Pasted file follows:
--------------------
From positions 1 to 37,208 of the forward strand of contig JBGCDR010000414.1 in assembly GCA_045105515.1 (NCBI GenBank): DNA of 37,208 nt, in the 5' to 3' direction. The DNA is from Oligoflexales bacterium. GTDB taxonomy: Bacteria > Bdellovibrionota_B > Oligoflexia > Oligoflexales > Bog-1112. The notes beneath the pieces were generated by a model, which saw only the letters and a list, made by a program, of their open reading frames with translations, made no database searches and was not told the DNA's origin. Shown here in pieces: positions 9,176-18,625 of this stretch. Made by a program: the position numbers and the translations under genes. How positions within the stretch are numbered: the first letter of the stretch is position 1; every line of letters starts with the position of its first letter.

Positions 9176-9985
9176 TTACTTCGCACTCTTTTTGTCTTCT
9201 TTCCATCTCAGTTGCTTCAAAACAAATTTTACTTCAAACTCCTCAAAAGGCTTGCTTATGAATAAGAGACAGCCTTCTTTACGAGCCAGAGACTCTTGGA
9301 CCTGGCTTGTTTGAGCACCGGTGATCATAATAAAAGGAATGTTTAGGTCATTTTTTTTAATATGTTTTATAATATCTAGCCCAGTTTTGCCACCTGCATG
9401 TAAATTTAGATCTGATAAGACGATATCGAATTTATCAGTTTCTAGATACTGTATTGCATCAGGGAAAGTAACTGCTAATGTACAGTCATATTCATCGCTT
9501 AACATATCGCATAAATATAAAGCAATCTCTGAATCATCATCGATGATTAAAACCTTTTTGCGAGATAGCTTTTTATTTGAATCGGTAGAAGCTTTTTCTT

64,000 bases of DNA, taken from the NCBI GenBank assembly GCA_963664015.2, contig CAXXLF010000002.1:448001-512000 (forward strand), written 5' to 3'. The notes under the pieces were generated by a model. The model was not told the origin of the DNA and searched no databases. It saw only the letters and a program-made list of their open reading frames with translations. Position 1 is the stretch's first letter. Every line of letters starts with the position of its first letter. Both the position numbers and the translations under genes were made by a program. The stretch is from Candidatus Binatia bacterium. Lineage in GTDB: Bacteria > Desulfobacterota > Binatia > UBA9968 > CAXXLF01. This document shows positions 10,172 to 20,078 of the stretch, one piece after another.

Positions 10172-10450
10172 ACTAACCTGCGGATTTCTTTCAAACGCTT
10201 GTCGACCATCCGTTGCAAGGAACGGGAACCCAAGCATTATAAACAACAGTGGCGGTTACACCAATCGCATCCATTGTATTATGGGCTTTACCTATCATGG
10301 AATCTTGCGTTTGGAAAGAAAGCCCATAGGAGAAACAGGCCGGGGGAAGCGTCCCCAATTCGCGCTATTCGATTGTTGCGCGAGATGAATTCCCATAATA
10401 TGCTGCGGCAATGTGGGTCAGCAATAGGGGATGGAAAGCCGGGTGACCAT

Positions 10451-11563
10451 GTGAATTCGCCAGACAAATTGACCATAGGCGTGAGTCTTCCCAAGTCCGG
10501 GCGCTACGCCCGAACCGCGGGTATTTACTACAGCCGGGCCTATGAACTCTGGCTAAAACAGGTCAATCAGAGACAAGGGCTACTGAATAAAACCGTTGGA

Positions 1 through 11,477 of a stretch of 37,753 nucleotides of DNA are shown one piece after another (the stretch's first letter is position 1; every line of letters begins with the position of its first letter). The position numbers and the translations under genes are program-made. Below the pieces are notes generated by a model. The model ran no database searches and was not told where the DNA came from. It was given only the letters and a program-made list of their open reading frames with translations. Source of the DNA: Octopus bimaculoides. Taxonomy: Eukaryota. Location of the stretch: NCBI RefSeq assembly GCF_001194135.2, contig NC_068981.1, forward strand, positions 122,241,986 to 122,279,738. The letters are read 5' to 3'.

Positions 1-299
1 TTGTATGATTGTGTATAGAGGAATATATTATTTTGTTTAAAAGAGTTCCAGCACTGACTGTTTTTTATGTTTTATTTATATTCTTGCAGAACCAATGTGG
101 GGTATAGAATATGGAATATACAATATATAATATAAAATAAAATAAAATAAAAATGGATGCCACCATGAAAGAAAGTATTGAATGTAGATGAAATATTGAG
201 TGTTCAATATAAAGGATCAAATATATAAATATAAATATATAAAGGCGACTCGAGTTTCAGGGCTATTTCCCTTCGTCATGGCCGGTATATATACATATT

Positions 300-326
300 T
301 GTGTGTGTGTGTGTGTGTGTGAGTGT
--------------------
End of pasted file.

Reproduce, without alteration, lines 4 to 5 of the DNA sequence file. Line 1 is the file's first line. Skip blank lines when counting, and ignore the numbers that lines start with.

9201 TTCCATCTCAGTTGCTTCAAAACAAATTTTACTTCAAACTCCTCAAAAGGCTTGCTTATGAATAAGAGACAGCCTTCTTTACGAGCCAGAGACTCTTGGA
9301 CCTGGCTTGTTTGAGCACCGGTGATCATAATAAAAGGAATGTTTAGGTCATTTTTTTTAATATGTTTTATAATATCTAGCCCAGTTTTGCCACCTGCATG